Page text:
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    7 Devastating Startup Mistakes to Avoid

    By Marla Tabaka | Yahoo Small Business

    Don't let your business end as just another sad statistic. Avoid these common start up mistakes and join the ranks of winners.

    The number of new businesses launched each year is steadily growing, yet the five-year survival rate is dismal. With 12 years of coaching entrepreneurs under my belt, I can confidently say that many of these failures can be avoided. I see the same mistakes over and over again; each new entrepreneur convinced that somehow he or she will be the exception. Why? Because passion and ego are blinding. Sure, you need passion to succeed, but you also have to know how to set eagerness aside and look at the facts.

    Here are the Top 7 startup blunders I witness. Avoid them and you may also avoid ending up as just another sad statistic.

    1. Taking it personally

    When you pour everything into your business--creativity, passion, time, and money--the lines between the business and who you are as a person can easily blur. You are not your business, so stop taking everything so personally. When, for instance, someone says no or you make a mistake or an employee walks away or people give you input you're not ready to hear, it is not about you personally. Understand this and you'll make smarter decisions and spend less time licking your wounds and more time making money.

    2. Underestimating expenses and ignoring numbers

    You can't fix it if you don't know how broken it is. When I help my clients understand their numbers, they feel more in control, make better decisions, and even have a renewed sense of hope. Numbers tell important stories; listen to them and the path to success will become clear.

    But to get to that point, you have to have money to begin with. Every minute of every day costs money when you own a business. When you determine a budget for your startup, double the amount of money you think you need--at least. Don't have it? Don't do it--not yet, anyway.

    3. Not understanding the role of an entrepreneur

    As a new entrepreneur, you may start out wearing many hats, but at some point you'll have to step into the shoes of a CEO. As a founder, you need to articulate your company's purpose and a clear and concise vision. You'll have to maintain a solid grasp on processes and protocols, company culture and policies, and partnership and growth opportunities. Make no mistake: You may be great at developing and delivering your product or service, but those are not the activities that will make you a successful entrepreneur in the end.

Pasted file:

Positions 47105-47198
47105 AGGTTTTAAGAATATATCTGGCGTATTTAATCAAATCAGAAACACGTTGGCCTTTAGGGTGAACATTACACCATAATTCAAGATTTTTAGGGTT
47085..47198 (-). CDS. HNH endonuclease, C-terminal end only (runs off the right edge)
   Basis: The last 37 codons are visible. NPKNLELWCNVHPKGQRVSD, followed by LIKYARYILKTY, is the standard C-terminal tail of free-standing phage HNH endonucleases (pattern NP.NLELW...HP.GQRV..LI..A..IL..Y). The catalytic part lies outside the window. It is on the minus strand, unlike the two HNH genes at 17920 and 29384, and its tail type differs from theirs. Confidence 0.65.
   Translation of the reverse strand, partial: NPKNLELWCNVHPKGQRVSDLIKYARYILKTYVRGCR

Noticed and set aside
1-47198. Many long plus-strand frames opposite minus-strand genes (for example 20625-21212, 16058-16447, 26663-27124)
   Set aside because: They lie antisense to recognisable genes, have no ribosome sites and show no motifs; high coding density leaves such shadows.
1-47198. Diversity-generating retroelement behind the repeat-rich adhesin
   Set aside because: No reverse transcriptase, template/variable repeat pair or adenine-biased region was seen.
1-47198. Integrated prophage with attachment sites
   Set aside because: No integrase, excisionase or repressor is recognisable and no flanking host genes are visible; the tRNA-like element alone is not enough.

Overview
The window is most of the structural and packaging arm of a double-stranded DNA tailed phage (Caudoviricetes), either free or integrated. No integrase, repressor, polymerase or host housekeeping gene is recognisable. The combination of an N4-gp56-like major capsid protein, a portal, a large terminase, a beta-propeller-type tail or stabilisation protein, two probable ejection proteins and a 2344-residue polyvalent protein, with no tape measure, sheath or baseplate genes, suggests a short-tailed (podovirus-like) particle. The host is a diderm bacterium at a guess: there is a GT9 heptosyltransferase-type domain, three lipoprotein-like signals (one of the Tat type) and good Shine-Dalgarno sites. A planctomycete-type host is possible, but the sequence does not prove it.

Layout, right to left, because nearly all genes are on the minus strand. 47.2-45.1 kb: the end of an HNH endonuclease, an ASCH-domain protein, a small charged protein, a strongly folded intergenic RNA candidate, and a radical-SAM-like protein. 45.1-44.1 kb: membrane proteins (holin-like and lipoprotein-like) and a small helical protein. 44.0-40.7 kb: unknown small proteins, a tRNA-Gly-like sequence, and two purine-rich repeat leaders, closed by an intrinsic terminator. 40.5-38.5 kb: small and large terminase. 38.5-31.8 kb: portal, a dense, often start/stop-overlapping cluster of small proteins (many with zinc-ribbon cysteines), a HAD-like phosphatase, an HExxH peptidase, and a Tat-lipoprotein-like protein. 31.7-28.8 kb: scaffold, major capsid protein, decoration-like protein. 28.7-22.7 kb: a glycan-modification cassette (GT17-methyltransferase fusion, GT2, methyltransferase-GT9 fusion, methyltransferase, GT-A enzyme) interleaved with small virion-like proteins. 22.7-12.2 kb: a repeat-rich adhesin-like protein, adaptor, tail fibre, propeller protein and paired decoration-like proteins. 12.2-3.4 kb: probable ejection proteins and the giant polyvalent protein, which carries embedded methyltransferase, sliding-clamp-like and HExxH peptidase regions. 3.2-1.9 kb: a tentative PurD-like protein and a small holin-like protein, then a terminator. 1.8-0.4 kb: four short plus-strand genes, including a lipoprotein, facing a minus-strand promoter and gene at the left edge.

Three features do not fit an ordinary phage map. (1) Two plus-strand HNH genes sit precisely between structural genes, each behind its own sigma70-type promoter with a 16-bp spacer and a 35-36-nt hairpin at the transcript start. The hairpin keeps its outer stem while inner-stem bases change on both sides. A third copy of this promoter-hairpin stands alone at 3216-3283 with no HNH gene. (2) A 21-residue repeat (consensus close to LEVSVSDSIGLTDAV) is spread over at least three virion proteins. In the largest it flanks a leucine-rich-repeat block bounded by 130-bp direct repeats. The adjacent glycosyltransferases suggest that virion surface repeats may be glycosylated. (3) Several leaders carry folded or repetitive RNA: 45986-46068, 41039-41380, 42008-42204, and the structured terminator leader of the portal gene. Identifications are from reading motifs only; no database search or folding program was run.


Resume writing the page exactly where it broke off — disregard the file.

4. Avoiding customer feedback

    "If it isn't broken, don't fix it." There is truth in that statement, but there is also danger. Staying with the status quo is shortsighted and may eventually lead to your company's demise.

    Don't be afraid to ask people in your market what they need and want. If they love your brand, they will be eager to share their ideas, but some of the best feedback comes from those who don't love your brand. You may be missing a huge opportunity by ignoring customer and market feedback, so stow away your feelings and fears and get yourself out there.

    5. Stressing out about the competition

    I love coaching other coaches. I teach them my best secrets and skills, share my passion, and help to build their confidence. I also learn from them, feel inspired by them, and appreciate the added awareness they bring to the field of coaching.

    You, too, can learn from your competition. Study rivals--don't fear them. Then get out there and be yourself. Spending time obsessing over the competition distracts entrepreneurs and deepens doubt and fear.

    6. Choosing the wrong partners

    This one is the saddest and most destructive of all. An uncertain entrepreneur would just about sign her life away for the promise of success, but there are no guarantees. Don't choose a partner, whether a co-founder or outside partner, based on a few exciting conversations.

    It's important to balance skills, personality types, and long-term objectives. Once you find the right partner, do not avoid investing the time and money to create a fair and equitable contract, even if (especially if) your partner is a close friend or relative.

    7. Not seeking out mentors and coaches

    Listen up. You don't have to do this alone. In fact, you really should not do this alone. Sadly, most entrepreneurs don't set out to find a coach until they've been in business long enough to make devastating mistakes. They don't take the time to follow successful inspirational and industry leaders.

    Ask for help, and surround yourself with experts and people who inspire you. Read their books, watch their videos, and learn from their mistakes.

    Will you share your mistakes and what you've learned from them in the comments section below? Just think about how many less-experienced people you can help!

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